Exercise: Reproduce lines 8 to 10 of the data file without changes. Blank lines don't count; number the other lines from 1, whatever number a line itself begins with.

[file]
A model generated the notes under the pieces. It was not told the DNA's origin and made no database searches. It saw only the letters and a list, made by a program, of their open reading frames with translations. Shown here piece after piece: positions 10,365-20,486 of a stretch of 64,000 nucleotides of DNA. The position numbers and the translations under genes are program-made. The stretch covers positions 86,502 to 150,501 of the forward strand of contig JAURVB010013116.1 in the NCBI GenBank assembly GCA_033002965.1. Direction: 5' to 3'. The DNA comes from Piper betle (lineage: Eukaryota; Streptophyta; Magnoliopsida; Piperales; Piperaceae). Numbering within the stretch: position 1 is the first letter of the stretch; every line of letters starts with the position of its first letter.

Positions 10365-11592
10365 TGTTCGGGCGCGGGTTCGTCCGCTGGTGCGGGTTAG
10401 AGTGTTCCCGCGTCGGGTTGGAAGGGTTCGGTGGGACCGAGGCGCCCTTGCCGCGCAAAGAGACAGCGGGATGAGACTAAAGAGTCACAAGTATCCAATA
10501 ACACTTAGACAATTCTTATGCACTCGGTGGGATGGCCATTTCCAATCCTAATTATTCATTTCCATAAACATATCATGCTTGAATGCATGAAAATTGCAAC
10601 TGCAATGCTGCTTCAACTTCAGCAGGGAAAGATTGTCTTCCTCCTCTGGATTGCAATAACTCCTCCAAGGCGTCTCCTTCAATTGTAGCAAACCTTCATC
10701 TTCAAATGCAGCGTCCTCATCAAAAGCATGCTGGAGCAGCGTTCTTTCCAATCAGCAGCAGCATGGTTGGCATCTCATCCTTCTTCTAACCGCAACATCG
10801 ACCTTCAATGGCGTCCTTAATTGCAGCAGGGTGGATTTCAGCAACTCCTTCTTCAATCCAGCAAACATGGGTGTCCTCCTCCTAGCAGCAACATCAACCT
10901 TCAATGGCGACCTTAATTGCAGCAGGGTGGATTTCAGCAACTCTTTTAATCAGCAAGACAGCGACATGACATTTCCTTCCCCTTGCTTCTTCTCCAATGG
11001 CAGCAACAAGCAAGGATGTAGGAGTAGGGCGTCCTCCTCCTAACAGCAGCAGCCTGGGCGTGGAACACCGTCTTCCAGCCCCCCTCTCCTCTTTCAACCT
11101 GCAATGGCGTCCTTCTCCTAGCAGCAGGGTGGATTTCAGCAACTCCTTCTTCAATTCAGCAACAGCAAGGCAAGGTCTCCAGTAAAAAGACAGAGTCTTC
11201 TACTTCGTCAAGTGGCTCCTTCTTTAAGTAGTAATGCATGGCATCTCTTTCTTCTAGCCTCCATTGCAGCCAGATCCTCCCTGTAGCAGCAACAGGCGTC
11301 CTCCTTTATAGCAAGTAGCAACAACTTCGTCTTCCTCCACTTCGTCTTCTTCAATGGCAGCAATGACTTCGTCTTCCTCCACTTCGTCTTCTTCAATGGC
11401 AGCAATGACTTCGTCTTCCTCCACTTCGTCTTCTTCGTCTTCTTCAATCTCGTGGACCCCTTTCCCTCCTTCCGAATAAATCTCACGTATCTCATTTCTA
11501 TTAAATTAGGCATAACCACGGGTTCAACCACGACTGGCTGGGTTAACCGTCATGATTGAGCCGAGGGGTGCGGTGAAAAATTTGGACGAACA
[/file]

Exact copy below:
10801 ACCTTCAATGGCGTCCTTAATTGCAGCAGGGTGGATTTCAGCAACTCCTTCTTCAATCCAGCAAACATGGGTGTCCTCCTCCTAGCAGCAACATCAACCT
10901 TCAATGGCGACCTTAATTGCAGCAGGGTGGATTTCAGCAACTCTTTTAATCAGCAAGACAGCGACATGACATTTCCTTCCCCTTGCTTCTTCTCCAATGG
11001 CAGCAACAAGCAAGGATGTAGGAGTAGGGCGTCCTCCTCCTAACAGCAGCAGCCTGGGCGTGGAACACCGTCTTCCAGCCCCCCTCTCCTCTTTCAACCT